I have no idea about this one.
Okay, I have some, but this movie makes me feel like I know nothing. Jon Snow and I have that in common.
Welcome back, dear reader! Who’s in for a psychedelic, folksy Alice in Wonderland mind ****? Because Christ. This flick is not playing around. This viewing marks the second time I’ve seen Midsommar. The first was opening weekend back in 2019. My main takeaway then was how little I understood. It’s not that I couldn’t follow the plot or anything, but the film is so dense with imagery and implication. Forget a fine-tooth comb. You need a rake to sort through this stuff! It plays with ambiguity much like The Empty Man, but they’re not the same. This one is a thinker—no disrespect to the casual viewer, but this movie doesn’t play to broad appeal. Midsommar is a very particular film with specific sensibilities. If you’re looking for escapist horror, this isn’t the movie for you. If you’re looking to get weird, and I mean really weird, then welcome!
Following a tragic loss, Dani (Florence Pugh) joins her boyfriend, Christian (Jack Reynor) and his friends on a backpacking trip to Scandinavia to partake in a rural Swedish commune’s midsummer festival. But rather than escape her pain, Dani instead finds herself in the grip of an increasingly sinister pagan cult whose ambitions are anything but idyllic. What is it with this blog and pagans? I’m starting to get a bad feeling…
That’s the nutshell, but there’s much more happening on and beneath the surface. This is writer-director Ari Aster’s follow-up to his smashing debut, 2018’s Hereditary—a genuinely horrifying flick that deals with similar themes. If you’ve seen Hereditary and dug what that movie was doing, I think you’ll appreciate this one. While Hereditary is rich in substance, it wasn’t exactly an audience hit. CinemaScore is a service that polls theatre-going audiences to gauge a movie’s appeal. A+ to A- is where you’d want to be at, B+ isn’t too bad, but anything below that could spell trouble for a movie’s box office legs. Opening weekend audiences gave Hereditary a D+. Yikes. Still, the film managed to make a buck (relative to its budget), scored big with critics and generated a fanbase for Aster. He became an instantly buzzed-about filmmaker, so going into Midsommar, curiosity was high. I loved Hereditary, so I was all in on Midsommer. Now here we are, two years and two viewings later, and I’m still working it out. I’m a late bloomer, y’all.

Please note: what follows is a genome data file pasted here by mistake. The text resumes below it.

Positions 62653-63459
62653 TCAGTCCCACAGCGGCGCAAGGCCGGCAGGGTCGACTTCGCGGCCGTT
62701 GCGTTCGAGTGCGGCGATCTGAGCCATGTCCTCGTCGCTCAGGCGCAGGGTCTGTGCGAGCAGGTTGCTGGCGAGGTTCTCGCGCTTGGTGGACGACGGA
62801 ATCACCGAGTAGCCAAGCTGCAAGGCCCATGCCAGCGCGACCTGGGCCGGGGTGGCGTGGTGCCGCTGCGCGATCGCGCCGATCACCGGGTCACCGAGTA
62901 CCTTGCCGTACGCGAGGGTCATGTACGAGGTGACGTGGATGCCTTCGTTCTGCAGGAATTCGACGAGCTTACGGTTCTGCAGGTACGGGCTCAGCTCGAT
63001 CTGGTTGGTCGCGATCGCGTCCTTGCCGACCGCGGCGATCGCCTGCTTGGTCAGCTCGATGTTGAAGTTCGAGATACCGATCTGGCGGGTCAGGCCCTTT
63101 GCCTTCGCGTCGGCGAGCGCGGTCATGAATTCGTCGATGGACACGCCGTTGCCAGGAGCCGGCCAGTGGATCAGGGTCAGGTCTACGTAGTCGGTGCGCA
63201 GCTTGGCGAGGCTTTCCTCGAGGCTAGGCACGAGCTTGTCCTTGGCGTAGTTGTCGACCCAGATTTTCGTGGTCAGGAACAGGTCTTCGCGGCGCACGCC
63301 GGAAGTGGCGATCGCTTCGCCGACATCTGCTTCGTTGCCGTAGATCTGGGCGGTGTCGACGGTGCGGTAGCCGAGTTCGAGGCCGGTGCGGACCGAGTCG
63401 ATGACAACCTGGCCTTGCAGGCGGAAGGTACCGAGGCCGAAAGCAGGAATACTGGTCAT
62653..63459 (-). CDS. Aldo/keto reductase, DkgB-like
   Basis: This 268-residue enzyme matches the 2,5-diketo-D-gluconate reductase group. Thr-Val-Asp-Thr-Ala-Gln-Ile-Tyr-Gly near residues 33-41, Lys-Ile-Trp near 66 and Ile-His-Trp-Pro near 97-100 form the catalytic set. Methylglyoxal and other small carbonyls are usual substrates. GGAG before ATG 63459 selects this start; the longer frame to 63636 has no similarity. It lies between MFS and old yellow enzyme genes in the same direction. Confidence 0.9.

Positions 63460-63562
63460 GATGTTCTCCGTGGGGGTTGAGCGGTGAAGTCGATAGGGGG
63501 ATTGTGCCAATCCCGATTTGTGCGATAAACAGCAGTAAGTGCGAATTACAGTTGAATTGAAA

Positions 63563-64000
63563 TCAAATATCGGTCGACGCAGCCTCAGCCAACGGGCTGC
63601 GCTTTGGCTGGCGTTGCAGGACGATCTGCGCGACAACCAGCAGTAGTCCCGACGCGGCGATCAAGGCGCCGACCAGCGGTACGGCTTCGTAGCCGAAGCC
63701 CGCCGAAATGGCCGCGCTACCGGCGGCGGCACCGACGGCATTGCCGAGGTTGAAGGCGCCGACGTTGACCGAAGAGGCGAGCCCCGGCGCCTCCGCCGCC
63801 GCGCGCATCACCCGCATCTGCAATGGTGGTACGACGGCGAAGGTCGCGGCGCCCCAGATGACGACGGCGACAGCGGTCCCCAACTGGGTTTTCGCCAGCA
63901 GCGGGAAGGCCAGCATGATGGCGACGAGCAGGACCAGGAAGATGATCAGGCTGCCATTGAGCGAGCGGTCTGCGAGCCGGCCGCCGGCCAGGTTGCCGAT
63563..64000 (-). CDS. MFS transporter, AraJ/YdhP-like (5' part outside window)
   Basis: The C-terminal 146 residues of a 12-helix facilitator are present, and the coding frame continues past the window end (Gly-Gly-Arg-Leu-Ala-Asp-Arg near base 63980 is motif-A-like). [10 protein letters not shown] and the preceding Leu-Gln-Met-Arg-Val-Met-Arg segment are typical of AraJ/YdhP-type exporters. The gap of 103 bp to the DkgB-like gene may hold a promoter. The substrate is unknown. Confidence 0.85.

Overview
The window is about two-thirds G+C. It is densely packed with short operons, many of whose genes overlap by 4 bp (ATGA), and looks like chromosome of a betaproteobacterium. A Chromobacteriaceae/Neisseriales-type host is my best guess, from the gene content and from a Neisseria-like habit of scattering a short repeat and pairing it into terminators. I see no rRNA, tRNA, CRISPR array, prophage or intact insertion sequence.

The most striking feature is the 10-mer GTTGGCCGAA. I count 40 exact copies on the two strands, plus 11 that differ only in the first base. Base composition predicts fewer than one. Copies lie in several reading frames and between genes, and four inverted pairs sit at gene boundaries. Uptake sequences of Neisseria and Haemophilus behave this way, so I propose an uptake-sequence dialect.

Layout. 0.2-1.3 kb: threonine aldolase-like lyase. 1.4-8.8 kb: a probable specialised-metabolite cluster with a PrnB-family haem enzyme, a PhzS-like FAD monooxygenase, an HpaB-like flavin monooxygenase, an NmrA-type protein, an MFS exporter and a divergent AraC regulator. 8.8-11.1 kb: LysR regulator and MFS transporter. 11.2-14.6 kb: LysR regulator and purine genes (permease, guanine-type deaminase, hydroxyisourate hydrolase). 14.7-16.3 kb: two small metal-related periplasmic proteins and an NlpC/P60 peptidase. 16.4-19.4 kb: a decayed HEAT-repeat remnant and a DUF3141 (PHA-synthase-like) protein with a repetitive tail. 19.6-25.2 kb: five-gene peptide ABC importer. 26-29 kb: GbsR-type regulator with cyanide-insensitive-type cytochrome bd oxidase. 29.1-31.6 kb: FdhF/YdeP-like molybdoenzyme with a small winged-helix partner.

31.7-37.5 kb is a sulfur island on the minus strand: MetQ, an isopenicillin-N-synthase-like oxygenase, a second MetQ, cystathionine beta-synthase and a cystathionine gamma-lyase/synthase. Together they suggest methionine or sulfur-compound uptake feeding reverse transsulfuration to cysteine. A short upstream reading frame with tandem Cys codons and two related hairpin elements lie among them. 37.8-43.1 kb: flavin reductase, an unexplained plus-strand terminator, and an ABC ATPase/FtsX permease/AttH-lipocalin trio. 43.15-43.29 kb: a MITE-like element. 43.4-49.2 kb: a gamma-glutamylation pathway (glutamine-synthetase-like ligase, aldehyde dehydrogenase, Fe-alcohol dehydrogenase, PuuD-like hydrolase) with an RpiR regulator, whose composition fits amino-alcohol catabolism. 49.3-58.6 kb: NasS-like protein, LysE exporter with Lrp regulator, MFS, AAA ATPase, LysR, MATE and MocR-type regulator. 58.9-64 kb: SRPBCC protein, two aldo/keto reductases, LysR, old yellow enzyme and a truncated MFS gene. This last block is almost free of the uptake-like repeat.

Midsommer is entirely outside the realm of what you come to expect from a horror movie. It’s two and a half hours long, the sex and nudity are far from sexy, and it takes place almost exclusively during the day. And it’s that final aspect that stands out most frankly. It’s textbook to rely on shadows and darkness to evoke a mood, but staging your horror movie in the sun-bleached daylight with nay a nook nor cranny to hide a ghoulie? That takes guts. But that also adds a layer of terror. Out in the middle of nowhere under an uncompromising Swedish sun, there is no place to run, nowhere to hide. The lack of privacy leaves you more exposed and open to the hurt. Sometimes it’s not about what the genre is but how you use it.
Aster has an interest in portraying mental illness, relational problems and grief. Both of his movies deal with these topics, using horror as an allegorical backdrop. Here, we find our lead character, Dani, suffering both in romance and family. Her relationship with Christian is a co-dependant mess. She needs an emotionally available and comforting partner, but Christian is the type of guy who can’t be upfront about anything. He’s been wanting out of their relationship for a while but doesn’t have the stones to end it. Things only become worse for Dani when her sister murders their parents via carbon monoxide poisoning then kills herself. This is the film’s catalyst and where we find Dani at the start. Christian can’t break up with her now, right? So we have two people horrendously unsuited for one another together in the worst situation imaginable. Dani’s lack of support leaves her open to the machinations of the Harga cult. It’s a bad romance blown up to the extreme, and the film brilliantly portrays how being with the wrong person at the wrong time can leave you vulnerable. Because Dani isn’t a hollow horror movie trope, she’s a psychology major and very much aware of her surroundings and the people there. But she isn’t in a place emotionally where she can back herself up. While Dani constantly questions the Harga’s disturbing practices, the people she’s with aren’t with her. Tragically, it’s the Harga people who manage an emotional connection. It’s a riveting demonstration of how an intelligent, reasonable person can be indoctrinated.